Making a homebrew Atari Lynx cartridge has become almost trivial thanks to the efforts of Karri Kaksonen. His PCB design uses TSOP components to create an ultra-thin PCB which can fit into a 3D printed shell. The PCB itself is 0.6mm thick, the flash and EEPROM ICs bring the total thickness up to 1.8mm. The assembled PCB can be secured with adhesive or a sticker to the cartridge shell and used in both the Lynx model 1 and 2.
👉 You can find most of the components required to make an Atari Lynx cartridge in our Online Shop.
Below are some examples of cartridges that have been produced with this design.
The source files in KiCAD format are available over at Karri's Bitbucket repository. You can also order the PCB with PCB Assembly from PCBWay via this project link. Ordering PCBa has a significant up-front cost so Karri offers to sell these PCBs in lots of 10 from his online store.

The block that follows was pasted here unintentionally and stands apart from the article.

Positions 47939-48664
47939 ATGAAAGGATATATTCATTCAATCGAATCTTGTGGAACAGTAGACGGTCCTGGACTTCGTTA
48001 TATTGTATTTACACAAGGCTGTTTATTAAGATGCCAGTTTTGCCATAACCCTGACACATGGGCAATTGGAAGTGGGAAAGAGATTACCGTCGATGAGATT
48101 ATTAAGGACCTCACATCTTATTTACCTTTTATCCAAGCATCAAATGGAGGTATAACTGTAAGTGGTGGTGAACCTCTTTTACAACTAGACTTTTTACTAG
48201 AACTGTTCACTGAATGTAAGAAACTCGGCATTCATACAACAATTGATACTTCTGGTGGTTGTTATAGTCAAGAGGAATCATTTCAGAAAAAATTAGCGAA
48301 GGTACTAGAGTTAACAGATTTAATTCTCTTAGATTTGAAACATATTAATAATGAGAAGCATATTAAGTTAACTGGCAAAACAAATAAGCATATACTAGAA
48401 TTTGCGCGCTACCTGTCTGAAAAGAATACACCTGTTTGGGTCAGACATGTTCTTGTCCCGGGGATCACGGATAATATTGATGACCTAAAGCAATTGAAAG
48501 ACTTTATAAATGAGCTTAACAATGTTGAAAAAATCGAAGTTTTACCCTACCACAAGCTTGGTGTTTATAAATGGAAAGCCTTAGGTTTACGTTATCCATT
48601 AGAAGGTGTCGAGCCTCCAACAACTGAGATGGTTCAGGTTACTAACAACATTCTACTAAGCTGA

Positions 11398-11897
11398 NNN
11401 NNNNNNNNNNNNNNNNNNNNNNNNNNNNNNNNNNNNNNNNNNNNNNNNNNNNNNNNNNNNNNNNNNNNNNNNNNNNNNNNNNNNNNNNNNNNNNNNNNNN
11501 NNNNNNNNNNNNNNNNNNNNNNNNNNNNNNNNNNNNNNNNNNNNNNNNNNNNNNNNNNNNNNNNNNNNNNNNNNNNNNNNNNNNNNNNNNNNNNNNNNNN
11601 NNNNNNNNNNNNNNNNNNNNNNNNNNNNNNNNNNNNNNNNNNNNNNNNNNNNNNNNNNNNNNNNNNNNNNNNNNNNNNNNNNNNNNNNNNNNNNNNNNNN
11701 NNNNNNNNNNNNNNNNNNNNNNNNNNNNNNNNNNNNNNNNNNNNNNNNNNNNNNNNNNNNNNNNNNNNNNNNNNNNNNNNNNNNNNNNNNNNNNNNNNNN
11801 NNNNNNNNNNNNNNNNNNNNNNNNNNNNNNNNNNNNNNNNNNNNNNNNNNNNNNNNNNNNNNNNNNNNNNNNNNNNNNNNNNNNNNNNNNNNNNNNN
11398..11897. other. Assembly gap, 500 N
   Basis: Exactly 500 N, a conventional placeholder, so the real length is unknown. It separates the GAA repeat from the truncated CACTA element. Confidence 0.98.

The following components are required for the assembly of this PCB:
The PCB also allows for a larger 64KiB IC to be used for the EEPROM, however CC65 does not currently support it.
Assembled PCBs with components look like this...
The PCBs have to be fit into a cartridge shell. The original shell STL was designed by Karri as well, however we at Atari Gamer have improved on the design to bring the curved lip style 3D printed shell. The STL for it is available on Thingiverse - Atari Gamer Lynx Curved Lip Cartridge Shell.
This shell will work for the PCBs with the 93CxxC series EEPROM fitted. When slicing, be sure to position the model on its side or it will not point properly. It should be possible to print a shell in about 1.5 hours on an average 3D printer. You can also purchase these shells from us, if you want to do so, please contact us.
The flash IC can be programmed using an external flash programmer (before soldering), but it is much easier to use the Lynx Cart Programmer Pi-Hat for this purpose if you have already assembled PCBs. This PiHat is based on Karri's original Lynx Programmer design, but in a convenient package that slips on top of a Raspberry Pi. Software is available for both writing and reading to/from cartridges.
The following resources may be useful: